Specifically, for the problem of one mismatch and constant alphabet size, we obtain optimal query time. For a dictionary of d strings our proposed index uses O(w d log^{1+eps}d) additional bit space (beyond the dictionary which can be maintained in compressed form). Our results are parameterized for a space-time tradeoff.

We propose more results for the case of lookup queries with one insertion/deletion on dictionaries over a constant sized alphabet. These results are especially effective for large patterns.

We present a collection of new results on problems related to 3SUM, including:

- The first truly subquadratic algorithm for
- computing the (min,+) convolution for monotone increasing sequences with integer values bounded by O(n),
- solving 3SUM for monotone sets in 2D with integer coordinates bounded by O(n), and
- preprocessing a binary string for histogram indexing (also called jumbled indexing).

- The first algorithm for histogram indexing for any constant alphabet size that achieves truly subquadratic preprocessing time and truly sublinear query time.
- A truly subquadratic algorithm for integer 3SUM in the case when the given set can be partitioned into n^{1-delta} clusters each covered by an interval of length n, for any constant delta > 0.
- An algorithm to preprocess any set of n integers so that subsequently 3SUM on any given subset can be solved in O(n^{13/7} polylog n) time.

- Preliminary arXiv version
- PDF talk slides
- In Proc. 47th ACM Symposium on Theory of Computing (STOC), pages 31-40, 2015

Jumbled indexing is the problem of indexing a text T for queries that ask whether there is a substring of T matching a pattern represented as a Parikh vector, i.e., the vector of frequency counts for each character. Jumbled indexing has garnered a lot of interest in the last four years. There is a naive algorithm that preprocesses all answers in O(n^2 |Sigma|) time allowing quick queries afterwards, and there is another naive algorithm that requires no preprocessing but has O(n log |Sigma|) query time. Despite a tremendous amount of effort there has been little improvement over these running times.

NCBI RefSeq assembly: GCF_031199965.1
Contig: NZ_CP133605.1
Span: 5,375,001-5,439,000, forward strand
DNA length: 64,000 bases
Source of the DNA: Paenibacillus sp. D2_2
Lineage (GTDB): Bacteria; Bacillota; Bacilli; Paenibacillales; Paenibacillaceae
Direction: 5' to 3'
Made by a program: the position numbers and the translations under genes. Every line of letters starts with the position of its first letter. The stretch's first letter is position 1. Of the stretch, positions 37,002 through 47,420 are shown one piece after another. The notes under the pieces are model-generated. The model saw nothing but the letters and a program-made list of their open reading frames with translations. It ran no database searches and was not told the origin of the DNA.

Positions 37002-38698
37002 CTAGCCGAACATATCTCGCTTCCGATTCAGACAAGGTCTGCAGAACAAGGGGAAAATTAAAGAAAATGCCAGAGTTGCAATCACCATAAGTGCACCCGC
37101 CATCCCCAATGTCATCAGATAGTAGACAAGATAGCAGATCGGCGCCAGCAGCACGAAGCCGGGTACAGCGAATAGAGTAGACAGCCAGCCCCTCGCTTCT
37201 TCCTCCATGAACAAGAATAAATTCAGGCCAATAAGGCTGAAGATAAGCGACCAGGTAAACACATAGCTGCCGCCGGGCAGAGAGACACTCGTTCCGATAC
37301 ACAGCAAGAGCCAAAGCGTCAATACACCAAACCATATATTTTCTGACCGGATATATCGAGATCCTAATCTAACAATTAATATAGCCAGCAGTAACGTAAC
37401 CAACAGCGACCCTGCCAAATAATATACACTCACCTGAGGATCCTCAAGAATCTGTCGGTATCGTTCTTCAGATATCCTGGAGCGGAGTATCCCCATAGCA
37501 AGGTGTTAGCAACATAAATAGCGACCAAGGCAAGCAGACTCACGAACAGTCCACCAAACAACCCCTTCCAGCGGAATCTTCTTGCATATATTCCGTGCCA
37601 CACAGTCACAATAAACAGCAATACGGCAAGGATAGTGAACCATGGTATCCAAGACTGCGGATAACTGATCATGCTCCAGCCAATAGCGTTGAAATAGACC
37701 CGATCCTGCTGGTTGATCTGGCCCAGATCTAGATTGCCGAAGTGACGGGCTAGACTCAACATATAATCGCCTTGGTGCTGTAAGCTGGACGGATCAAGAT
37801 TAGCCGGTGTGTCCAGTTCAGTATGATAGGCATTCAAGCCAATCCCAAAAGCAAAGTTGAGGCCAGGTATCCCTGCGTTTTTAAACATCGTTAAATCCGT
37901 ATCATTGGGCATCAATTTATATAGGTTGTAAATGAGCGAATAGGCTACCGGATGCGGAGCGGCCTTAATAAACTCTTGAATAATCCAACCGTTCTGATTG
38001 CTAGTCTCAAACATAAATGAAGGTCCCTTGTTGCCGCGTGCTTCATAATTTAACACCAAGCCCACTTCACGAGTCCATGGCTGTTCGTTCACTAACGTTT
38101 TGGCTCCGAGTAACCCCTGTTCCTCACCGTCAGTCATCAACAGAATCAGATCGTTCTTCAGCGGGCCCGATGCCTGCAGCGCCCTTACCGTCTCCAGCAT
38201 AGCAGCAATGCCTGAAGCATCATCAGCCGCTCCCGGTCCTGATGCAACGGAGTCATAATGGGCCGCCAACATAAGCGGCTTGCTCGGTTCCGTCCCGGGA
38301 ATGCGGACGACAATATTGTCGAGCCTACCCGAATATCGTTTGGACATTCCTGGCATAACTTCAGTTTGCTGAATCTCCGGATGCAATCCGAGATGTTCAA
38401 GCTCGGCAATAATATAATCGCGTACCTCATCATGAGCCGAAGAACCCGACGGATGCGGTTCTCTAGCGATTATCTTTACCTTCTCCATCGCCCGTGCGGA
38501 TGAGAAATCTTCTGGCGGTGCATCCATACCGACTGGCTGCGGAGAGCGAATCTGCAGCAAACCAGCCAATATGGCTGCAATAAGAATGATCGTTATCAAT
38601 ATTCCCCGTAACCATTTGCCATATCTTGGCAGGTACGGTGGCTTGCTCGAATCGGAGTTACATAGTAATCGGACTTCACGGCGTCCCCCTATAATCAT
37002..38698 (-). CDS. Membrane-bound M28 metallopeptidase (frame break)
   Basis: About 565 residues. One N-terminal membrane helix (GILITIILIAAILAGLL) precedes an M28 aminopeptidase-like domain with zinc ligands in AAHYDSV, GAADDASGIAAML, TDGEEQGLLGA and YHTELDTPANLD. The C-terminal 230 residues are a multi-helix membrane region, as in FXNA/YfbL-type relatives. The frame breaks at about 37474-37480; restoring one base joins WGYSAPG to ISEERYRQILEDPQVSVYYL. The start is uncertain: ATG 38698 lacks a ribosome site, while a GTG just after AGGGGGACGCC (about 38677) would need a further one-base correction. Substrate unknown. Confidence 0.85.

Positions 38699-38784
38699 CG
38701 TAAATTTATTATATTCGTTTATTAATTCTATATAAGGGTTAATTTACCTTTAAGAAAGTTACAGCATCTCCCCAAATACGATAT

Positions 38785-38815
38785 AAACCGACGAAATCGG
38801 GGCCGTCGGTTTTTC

In this paper we provide good reason for this. We show that, under a 3SUM-hardness assumption, jumbled indexing for alphabets of size omega(1) requires Omega(n^{2-epsilon}) preprocessing time or Omega(n^{1-delta}) query time for any epsilon,delta>0. In fact, under a stronger 3SUM-hardness assumption, for any constant alphabet size r >= 3 there exist describable fixed constant epsilon_r and delta_r such that jumbled indexing requires Omega(n^{2-epsilon_r}) preprocessing time or Omega(n^{1-delta_r}) query time.

- PDF file | arXiv version
- In Proc. 41st International Colloquium on Automata, Languages, and Programming (ICALP), Lecture Notes in Computer Science, volume 8572, pages 114-125, 2014

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Timothy Chan (Last updated Nov 2020)